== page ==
WASHINGTON -- The American people are growing increasingly concerned about reports of domestic spying. And Congress isnt sure how to respond.
The publics views have been evolving over the past week and a half. When news broke earlier this month that the National Security Agency could tap data from phone and Internet companies, most people accepted the tradeoff between security and privacy. Members of Congress routinely defended the programs.
Not anymore. By weeks end, polls suggested a groundswell of concern and lawmakers were hearing from constituents. Conversations at the Capitol had a new hue: Sure, the government says it has safeguards in place so it wont listen to my calls and read my emails but can it ever really control some rogue operator? And where is all that data? Whos in charge?
The politicians are in a fix. Administration officials have secret briefings and most lawmakers walk out tight-lipped, skittish about revealing any details or betraying any doubts.
Rep. C.A. Dutch Ruppersberger of Maryland, the top Democrat on the House Intelligence Committee, defends the programs but concedes the rising concerns are an education issue. And, he laments, Our hands are always tied on intelligence because we cant say a lot of things wed like to.
Evidence of lawmakers responding to the mounting public concern keeps surfacing. Committee hearings called for other purposes became dominated by tough questioning of administration officials about spying. House of Representatives members emerged from a high-level briefing questioning whether oversight was adequate. Senators from both parties, including Dianne Feinstein, D-Calif., the chairman of the Senate intelligence committee, pledged a fresh look at the programs.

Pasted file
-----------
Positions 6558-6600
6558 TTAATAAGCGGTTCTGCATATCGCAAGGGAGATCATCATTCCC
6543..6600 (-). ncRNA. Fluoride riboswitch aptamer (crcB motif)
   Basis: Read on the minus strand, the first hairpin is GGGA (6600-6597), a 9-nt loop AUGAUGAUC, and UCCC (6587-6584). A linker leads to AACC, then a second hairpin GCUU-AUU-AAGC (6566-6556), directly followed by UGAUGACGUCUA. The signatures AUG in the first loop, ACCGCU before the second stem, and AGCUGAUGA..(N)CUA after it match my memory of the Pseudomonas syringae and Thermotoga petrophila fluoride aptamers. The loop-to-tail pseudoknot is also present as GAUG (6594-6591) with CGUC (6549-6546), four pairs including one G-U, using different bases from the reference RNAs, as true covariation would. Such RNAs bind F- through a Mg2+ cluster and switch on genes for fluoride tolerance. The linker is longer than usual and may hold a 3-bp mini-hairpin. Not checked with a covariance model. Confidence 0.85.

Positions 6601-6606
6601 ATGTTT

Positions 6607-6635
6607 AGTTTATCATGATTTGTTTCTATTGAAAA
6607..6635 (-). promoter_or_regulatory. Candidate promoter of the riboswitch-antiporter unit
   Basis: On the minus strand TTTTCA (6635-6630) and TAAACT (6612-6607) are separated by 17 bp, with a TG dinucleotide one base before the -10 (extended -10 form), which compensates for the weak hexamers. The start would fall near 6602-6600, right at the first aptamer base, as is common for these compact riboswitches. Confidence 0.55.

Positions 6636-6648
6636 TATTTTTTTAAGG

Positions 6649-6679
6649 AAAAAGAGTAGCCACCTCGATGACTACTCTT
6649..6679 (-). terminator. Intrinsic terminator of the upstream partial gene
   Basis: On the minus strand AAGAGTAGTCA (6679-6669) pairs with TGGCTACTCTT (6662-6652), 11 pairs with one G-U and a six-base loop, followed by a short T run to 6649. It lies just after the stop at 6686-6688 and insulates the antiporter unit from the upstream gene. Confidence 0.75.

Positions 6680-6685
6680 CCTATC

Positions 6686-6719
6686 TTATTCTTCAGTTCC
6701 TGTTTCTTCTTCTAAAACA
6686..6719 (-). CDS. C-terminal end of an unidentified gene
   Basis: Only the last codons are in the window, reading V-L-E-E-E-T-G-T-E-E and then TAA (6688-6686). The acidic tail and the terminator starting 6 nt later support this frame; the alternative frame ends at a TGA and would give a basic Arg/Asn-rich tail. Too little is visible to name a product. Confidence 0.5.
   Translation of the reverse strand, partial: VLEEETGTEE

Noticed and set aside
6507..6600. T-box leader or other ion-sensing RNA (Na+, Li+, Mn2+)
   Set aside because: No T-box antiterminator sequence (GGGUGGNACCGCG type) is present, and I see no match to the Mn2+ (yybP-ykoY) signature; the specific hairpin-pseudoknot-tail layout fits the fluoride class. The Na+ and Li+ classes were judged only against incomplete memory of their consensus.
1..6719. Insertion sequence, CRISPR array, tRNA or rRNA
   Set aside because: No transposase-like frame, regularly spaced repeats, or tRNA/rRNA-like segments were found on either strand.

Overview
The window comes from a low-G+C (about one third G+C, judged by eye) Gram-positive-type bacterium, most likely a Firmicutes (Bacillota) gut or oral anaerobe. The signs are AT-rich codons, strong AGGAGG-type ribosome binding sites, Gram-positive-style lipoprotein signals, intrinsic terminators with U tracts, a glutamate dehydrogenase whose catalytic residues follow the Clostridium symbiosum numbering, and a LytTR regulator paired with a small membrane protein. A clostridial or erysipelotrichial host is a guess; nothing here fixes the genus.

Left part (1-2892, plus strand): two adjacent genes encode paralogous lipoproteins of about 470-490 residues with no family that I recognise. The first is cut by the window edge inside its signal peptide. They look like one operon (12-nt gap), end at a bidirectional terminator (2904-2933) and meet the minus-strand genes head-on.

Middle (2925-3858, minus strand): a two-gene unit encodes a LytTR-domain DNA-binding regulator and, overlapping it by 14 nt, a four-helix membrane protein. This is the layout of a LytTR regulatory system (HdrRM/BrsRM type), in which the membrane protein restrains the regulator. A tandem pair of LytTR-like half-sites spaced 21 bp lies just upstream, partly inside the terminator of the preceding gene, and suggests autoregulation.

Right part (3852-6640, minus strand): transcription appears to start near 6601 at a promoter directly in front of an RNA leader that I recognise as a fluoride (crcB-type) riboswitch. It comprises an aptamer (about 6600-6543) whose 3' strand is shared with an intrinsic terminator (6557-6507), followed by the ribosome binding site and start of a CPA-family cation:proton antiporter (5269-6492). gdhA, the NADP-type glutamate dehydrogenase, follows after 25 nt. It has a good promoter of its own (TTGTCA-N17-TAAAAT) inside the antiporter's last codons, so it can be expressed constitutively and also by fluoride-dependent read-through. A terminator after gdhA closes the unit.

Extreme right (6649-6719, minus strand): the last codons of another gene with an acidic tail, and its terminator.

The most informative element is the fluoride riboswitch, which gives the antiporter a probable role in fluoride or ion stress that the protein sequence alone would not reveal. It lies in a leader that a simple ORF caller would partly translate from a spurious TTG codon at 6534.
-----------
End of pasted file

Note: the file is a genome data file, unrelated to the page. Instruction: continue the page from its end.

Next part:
Initially people were going, Thats interesting, I wonder what this is about. They were reserving judgment, said Sen. Mike Johanns, R-Neb. As theyre learning more and more about it theyre less likely to reserve judgment.
Its still unlikely Congress will make radical changes to the programs, one of which examines cellphone records and one which allows the government access to the online activity of users at nine Internet companies
The key to any major change rests with congressional leadership, which largely controls the agenda in Congress. Action seems unlikely.
Ive made it very clear this program does not target innocent Americans in any way, shape or form, said House Speaker John Boehner, R-Ohio. These programs have helped keep America safe.
Since the revelations surfaced, the mantra among congressional leaders and congressional national security experts is that none of the news should come as a shock. If the public only knew what they did, theyd understand. Intelligence committees insist theyve worked hard to keep an eye on the programs a claim difficult to verify and say lawmakers have long been free to raise questions.
Im not on the intelligence committee. Ive never felt like Ive been shut out of the process, said Sen. Lindsey Graham, R-S.C. Any member of Congress whos astonished by this program has nobody to blame but themselves. It was there to be learned about.
Yet Congress is driven by its political needs. And polls show a shift in opinion, and often the confusion Americans have about the programs.